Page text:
MIAMI – A family of three turns to CBS4, feeling hopeless in their housing crisis. They tell us they are in a dire situation financially, paying for two residences, including one they never wanted in the first place. We share their plea for help.

Craig Shubin's family juggles two big housing payments. They juggle their mortgage in Plantation while paying rent in Weston.

They never intended to pay for two homes at once.

Shubin tells CBS4 his homeowner's association is to blame, failing to live up to a legal settlement to fix the damaged condo.

"I never imagined we'd be in this predicament, to be honest with you," said Shubin.

A heartbroken Shubin looks over his daughter's temporary room. Except it's not a bedroom. It's their living room, and she sleeps on a pullout couch.

"Her whole life has been turned upside down at 12 years old," said Shubin from his Weston rental. "It's a sad deal we've had to endure because of the situation the HOA has put us in."

A stressed Shubin tells us he's "desperate," wondering how much longer he can afford the rent in Weston while paying the mortgage and HOA fees for their condo at Wimbledon at Jacaranda.

A home, he explains, is unlivable.

"My unit is in a condemned state," Shubin said of his condo.

Shubin shows us water damage to the condo in every single room. Some spots, according to this December 3 report, have microbial growth.

We were shown a video of rainwater flooding his patio illustrates the problem.

"This turns into Lake Wimbledon every time it comes," said Shubin.

He points to the land outside the patio as the culprit. He says the HOA failed to install proper drainage in the common area.

"Over the course of time has gotten underneath our unit," explained Shubin.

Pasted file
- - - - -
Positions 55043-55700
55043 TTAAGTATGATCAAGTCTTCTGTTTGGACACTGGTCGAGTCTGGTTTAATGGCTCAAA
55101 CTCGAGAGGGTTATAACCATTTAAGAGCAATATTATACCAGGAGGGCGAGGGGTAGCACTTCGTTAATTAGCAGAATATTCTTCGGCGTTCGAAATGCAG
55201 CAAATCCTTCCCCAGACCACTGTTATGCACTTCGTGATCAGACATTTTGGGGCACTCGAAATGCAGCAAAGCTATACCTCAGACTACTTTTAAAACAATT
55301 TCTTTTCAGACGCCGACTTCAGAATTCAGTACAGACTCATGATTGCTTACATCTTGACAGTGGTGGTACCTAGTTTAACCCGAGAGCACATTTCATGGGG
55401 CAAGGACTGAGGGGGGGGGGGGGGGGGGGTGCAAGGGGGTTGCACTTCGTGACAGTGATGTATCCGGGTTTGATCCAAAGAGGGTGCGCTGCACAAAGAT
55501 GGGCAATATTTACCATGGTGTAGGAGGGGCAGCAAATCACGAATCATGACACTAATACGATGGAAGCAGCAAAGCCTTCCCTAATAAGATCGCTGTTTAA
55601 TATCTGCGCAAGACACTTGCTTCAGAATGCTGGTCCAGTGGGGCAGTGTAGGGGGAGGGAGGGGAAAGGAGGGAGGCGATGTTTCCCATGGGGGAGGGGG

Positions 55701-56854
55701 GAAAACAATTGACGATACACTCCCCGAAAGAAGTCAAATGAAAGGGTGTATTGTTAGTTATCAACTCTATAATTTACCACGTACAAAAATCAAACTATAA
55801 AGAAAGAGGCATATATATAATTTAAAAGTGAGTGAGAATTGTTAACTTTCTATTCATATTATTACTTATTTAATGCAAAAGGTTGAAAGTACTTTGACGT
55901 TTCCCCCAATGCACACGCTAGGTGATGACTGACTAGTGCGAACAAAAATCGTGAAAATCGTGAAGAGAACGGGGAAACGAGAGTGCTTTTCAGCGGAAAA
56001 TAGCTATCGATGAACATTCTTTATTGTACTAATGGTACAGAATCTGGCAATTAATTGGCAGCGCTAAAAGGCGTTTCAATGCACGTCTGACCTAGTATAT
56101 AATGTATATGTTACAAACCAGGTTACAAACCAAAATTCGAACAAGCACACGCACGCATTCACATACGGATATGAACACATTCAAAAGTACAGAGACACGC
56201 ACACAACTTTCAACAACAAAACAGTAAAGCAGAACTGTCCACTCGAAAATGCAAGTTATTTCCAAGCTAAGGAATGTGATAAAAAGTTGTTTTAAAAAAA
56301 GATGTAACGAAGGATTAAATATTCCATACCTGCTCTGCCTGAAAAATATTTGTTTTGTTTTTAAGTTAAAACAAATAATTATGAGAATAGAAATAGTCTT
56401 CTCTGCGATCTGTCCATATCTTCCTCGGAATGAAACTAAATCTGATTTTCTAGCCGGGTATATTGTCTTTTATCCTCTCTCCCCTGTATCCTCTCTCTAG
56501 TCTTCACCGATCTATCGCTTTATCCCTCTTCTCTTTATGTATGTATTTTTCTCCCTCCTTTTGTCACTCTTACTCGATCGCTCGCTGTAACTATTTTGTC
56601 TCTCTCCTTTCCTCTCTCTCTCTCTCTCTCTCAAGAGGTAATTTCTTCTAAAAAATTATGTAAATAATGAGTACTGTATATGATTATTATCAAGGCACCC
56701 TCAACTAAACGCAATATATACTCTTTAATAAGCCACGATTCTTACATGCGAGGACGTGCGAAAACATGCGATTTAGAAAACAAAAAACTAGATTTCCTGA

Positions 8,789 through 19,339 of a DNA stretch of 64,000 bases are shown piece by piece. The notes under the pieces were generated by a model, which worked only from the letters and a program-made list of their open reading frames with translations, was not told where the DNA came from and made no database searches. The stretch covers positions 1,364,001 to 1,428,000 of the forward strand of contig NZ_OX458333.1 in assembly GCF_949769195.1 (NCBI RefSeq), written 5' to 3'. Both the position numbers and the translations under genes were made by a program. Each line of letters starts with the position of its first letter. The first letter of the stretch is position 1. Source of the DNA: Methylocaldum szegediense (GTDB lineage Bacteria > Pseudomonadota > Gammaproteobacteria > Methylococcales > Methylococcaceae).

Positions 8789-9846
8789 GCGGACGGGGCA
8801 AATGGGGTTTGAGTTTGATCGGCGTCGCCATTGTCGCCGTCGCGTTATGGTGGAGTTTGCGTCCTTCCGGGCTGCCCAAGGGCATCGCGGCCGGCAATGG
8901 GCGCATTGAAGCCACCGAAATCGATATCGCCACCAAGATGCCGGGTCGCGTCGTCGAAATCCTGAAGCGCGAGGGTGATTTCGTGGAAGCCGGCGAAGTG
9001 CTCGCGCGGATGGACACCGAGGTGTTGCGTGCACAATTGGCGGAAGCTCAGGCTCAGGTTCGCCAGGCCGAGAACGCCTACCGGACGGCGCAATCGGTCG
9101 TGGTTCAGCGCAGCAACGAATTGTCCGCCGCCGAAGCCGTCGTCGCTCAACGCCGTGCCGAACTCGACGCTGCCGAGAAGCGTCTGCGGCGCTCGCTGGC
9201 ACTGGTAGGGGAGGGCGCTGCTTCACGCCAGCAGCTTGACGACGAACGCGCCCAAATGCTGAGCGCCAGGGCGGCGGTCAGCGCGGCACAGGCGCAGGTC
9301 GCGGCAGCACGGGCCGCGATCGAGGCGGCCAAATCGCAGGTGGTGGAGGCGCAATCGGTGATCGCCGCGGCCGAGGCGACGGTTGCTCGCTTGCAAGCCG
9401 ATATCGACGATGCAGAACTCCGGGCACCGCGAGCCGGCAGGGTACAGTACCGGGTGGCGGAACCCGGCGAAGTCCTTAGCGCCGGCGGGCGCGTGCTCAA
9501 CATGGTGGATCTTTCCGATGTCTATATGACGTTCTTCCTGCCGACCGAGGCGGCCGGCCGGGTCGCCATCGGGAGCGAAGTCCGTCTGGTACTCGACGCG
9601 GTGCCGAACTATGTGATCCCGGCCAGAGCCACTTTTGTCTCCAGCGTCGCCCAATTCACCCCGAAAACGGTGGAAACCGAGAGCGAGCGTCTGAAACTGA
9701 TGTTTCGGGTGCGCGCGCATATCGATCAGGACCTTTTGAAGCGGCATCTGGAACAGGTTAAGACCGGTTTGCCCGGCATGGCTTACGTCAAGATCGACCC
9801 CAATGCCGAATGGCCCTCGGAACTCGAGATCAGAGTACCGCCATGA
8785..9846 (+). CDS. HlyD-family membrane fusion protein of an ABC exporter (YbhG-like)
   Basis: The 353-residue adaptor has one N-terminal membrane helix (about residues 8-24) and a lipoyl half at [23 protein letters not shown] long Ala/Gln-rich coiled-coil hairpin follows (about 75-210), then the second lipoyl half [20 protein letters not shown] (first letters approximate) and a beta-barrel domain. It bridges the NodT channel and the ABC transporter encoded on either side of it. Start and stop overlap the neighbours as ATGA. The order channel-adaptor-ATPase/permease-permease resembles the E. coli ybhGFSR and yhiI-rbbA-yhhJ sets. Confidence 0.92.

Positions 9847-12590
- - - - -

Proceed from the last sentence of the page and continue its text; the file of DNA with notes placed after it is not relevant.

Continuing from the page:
He says you can hear the water underneath one of the bedroom's tile floors. And we saw the titles shift easily when he stepped on them.

On June 30 last year, the HOA agreed to fix the common area and repair the damage.

The settlement agreement reads: "The Association agrees to be responsible to pay for the scope of work..."

"Immediately following that, it didn't come to fruition," said Shubin.

The original estimate to repair condo damages was slightly more than $40,000.

The contractor listed in the settlement tells us it was based on the scope of work submitted by the previous HOA and management company.

By November 2021, the neighborhood had a new property management company, Jackson Lastra. Shubin says they told his family to vacate the condo for repairs.

The chosen contractor told us that is when they went inside the condo for the first time. They realized the scope of work differed from what was presented and that they were never offered a contract to begin work.

On November 19, Shubin's lawyer noted the company's owner wanted to cut Shubin a check "and be done with it since [the contractor] has no contract and wants nothing to do with this project."

The attorney responded, "WAJ breached [the] agreement."

Jackson Lastra and WAJ have not responded to our numerous requests for comment.

Shubin claims it's because the first estimate was inadequate, showing us one from July 19 totaling $152,000 in home repairs.

"Delaying time which is ultimately costing us more money," added Shubin.

Renting in Weston, paying $4500, on top of the mortgage and HOA fees, waiting on their condo to be fixed.

"Get it back to a healthy situation where it's even livable," explained Shubin.

While the wait continues, residents of neighboring units explain mold covers blankets their homes.

"[HOA is] aware of the situation," mentioned Shubin. They've done nothing for either one of us. We are the ones suffering."

The Shubin family has filed another lawsuit to recoup costs for additional out-of-pocket expenses while renting in Weston. Shubin says they remain hopeful of reaching a financial settlement with Jackson Lastra and Wimbledon at Jacaranda.

If not, he says they intend to go to court to resolve the matter.

Shubin's homeowner's insurance is through the HOA. Since they and the property management group have not returned our calls, it's unclear if the group's insurance company or only the HOA would have to cover a new settlement agreement.